Published Dec 20, 2013Unless an artist has already been swept up in a wave of hype generated elsewhere, Canada can be a little slow to recognize world-class homegrown talent. Such is the case with remarkably skilled and progressive songwriter Valery Gore. Despite being a modern master of her craft who should be commonly invoked as an artist of the calibre of Fiona Apple, the majority of the music-going public hasn't caught on to the sophisticated wonder of this jazzy experimental pop composer. Those in the know, however, were treated to a fantastic set full of material from Gore's upcoming third album, Idols In The Dark Heart.
Backed by the full team of top-notch musicians who help her realize her expansive creativity in the studio — bassist extraordinaire Devon Henderson, fluid multi-instrumentalist David French, highly adept vibraphonist Michael Davidson and the precise, polyrhythmic Daniel Neill on drums (both acoustic and electronic) — Gore once again demonstrated that she's quite possibly the most underrated sonic artist in this or any other country, breathing new life into traditional song forms with idiosyncratic melodies, subtly complex rhythms and eclectic arrangements that reveal an expansive listening palate.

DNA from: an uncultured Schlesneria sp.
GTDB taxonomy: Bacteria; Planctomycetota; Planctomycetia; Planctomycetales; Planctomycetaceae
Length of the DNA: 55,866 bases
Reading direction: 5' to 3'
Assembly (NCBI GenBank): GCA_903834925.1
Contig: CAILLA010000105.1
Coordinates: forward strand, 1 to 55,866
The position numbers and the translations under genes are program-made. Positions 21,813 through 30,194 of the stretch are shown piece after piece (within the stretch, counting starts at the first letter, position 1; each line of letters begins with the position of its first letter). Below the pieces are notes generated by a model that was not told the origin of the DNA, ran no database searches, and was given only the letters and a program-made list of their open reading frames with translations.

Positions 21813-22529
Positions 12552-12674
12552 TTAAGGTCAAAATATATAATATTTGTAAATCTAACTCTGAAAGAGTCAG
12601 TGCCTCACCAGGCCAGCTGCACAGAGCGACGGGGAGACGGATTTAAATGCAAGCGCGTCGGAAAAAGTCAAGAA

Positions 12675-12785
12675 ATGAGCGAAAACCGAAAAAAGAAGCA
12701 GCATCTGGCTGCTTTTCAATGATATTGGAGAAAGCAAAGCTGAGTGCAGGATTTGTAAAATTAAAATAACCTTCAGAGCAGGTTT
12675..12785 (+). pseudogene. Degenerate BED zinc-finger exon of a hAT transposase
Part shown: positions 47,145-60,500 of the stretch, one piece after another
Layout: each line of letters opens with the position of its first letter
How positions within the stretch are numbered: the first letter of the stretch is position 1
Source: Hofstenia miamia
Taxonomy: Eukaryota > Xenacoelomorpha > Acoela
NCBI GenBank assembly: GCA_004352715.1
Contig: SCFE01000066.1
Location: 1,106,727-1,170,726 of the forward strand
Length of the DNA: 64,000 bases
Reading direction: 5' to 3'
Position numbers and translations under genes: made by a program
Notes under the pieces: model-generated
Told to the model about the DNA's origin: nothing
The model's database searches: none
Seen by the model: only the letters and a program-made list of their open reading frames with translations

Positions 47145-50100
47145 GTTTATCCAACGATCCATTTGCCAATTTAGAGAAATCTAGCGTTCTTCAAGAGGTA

Songs like "Hummingbirds in Reverse," "Clean Break" and "July" showcased the songwriter's growth, delving into harmonically dark tribal territory and effectively utilizing looping and whimsical instrumental interplay to spice up her already expressive sound. Throughout the set, the impeccable Devon Henderson switched between bass guitar and bass synth, the later of which works exceptionally well as the warm and fuzzy backbone of standout forward-looking song "With the Future." Fans of Gore's more delicate and arresting jazzy touch were knocked out by the breathtakingly beautiful "Character Girls Quiet Guys" — or rather, they were if they were listening as intently as this reviewer, which, judging by the overly loud chatter lining the room, may not have been the case.
While the sound mix was largely excellent at the Rivoli, the desultory lighting didn't help to focus the fickle crowd's attention on a relatively shy performer who lets her incredible music do the talking. And maybe that's all that's holding Valery Gore back; she's a gimmick-free girl in a gimmick-centric world. With material this strong, though, the rich sonic character of her craft shines through for those willing to invest the requisite attention.